5 years after attacks on Indians, Oz student visas surge by 38 pc

The number of visas given by Australia to Indian students has increased by a sharp 38 per cent over the last year. A total of 34,130 students were granted visas in 2013-14, up from 24,808 the previous year.

The number of Indians getting permanent migration visa too has increased from10,321 in 2011-12 to 14,743 in 2012-13, the Canberra-based Department of Immigration and Border Protection has reported. Bangalore is estimated to have secured 30 per cent of the total number of student and permanent migration visas granted by Australia.

A spokesperson from the Australian High Commission told Deccan Herald that most students from Bangalore picked five courses — Business, Information Technology (IT), Engineering, Biotechnology and Communications/Media.

“They are very open and usually pick a destination within Australia based on the courses they want to study rather than by destination itself. They spend a lot of time researching before picking a university that offers them the best course based on their future career plans,” the spokesperson said.

Bangalore, like other metros, has a very high density of engineering and technology graduates that makes it a “catchment of students” for Australia.

Thirty per cent of the total number of Indian students who have taken up work in Australia and go on to get a permanent migration visa are also from Bangalore.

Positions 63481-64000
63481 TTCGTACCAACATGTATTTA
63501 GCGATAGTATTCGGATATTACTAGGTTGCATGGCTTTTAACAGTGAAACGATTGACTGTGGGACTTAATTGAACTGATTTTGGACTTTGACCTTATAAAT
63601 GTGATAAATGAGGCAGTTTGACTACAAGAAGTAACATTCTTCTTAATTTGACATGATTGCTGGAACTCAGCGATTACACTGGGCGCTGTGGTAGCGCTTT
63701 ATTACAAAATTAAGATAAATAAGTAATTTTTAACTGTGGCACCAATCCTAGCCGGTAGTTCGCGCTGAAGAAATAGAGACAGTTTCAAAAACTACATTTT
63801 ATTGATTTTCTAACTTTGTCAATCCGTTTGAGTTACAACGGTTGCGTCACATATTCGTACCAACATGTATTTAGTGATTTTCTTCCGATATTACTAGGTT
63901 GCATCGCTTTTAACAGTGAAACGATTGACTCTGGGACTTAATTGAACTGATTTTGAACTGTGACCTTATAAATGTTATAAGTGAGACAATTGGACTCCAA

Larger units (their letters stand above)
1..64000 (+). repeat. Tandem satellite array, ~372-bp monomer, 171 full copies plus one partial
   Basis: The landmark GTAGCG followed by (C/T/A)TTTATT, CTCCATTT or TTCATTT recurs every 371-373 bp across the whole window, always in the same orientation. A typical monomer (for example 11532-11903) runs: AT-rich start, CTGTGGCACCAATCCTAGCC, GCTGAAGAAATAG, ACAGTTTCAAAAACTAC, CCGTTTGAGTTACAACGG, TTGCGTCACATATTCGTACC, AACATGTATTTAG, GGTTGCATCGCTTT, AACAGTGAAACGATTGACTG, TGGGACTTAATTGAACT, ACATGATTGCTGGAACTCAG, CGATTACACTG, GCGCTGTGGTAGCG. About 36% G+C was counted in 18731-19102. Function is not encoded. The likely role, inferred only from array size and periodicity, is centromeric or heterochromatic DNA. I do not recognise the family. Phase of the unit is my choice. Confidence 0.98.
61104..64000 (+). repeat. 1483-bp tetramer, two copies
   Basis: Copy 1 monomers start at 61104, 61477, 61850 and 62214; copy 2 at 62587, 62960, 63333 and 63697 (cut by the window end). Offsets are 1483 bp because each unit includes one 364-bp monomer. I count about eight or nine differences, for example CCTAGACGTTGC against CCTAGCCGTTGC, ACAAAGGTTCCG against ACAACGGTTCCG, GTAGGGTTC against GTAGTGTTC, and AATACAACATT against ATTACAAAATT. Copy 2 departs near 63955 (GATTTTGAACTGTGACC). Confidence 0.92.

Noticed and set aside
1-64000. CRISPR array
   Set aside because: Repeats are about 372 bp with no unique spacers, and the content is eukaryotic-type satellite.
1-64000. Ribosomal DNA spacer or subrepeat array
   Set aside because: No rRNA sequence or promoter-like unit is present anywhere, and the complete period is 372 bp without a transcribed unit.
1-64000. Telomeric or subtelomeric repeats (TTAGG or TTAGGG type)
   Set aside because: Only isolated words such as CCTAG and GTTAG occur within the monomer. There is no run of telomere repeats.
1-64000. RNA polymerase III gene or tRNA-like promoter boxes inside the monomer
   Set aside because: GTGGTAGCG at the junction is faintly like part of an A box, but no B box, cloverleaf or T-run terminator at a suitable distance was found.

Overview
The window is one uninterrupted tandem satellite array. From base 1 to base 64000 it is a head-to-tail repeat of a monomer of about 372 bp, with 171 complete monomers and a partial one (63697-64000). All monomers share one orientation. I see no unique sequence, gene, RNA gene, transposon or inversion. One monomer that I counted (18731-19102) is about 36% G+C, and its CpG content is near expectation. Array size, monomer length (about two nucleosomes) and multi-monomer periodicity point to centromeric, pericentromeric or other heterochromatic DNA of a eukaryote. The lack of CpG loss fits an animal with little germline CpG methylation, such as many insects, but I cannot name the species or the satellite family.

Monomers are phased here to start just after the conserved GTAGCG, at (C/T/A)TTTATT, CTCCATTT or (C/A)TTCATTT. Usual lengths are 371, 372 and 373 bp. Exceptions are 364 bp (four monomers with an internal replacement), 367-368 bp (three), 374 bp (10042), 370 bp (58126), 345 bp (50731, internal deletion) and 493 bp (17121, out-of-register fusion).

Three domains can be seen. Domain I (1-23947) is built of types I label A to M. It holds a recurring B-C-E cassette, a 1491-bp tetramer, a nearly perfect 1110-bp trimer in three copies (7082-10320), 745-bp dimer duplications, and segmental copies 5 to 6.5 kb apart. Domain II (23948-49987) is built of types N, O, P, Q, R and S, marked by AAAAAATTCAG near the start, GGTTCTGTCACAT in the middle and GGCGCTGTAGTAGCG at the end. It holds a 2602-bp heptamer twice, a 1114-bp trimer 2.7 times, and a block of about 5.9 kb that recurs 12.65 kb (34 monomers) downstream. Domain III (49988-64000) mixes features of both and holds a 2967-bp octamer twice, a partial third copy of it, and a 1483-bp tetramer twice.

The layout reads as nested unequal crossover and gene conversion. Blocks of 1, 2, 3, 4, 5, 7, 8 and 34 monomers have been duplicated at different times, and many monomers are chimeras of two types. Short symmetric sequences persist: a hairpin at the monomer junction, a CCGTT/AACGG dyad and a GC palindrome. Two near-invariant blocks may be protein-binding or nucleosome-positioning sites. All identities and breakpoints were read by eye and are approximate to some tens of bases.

The migration visa is issued based on conduct, skills, employment and particular needs of Australian institutions. Bangaloreans work in software, aerospace, insurance, banking, medical sector and a range of service-oriented domains. A large number of students apply initially to the US, the world’s most desired education destination, and then to the UK and Australia.

 In Australia, a good number of applicants live in Melbourne, followed by Sydney, Adelaide and Perth. Violent attacks on Indians in 2009 forced students to skip Australia for higher studies. The Australian government took the incidents seriously and launched a crackdown on the perpetrators.

Things changed for the better over one year, which resulted in a high number of visa applications for 2012-13. The trend continued and Australia issued a record number of visas in 2013-14.

Australia, in a revamped policy, is looking at South India as one whole unit led by Bangalore.

Sean Kelly, Australian Consul General in Chennai, had told Deccan Herald earlier that Australia was keen to collaborate with India in  IT, life sciences, biotech, biomedicine and aerospace, and work with Infosys, Wipro, Biocon and aerospace companies.

When asked why India—South India and Karnataka in particular—had become significant now for Australia, Kelly had told this newspaper: “India is a big market. While we have interest in space, we want to be part of India’s defence sector too. We understand India is the largest defence importing country.

It’s not that Australia will offer a fighter aircraft or a space system, but will definitely offer platforms on which defence arsenal can be built.”

Nearly 43 per cent of Australia’s projects in India are based in South India, and of them, 23 in Karnataka alone. IISc has hosted 11 projects in technology co-operation. South India is strong in science and technology.

The ongoing Mars mission too has an Australian connection in which a station-tracking India’s Mars orbiter is located in Australia. Of the 400 MoUs Australia has with Indian universities, 66 are in Karnataka alone.

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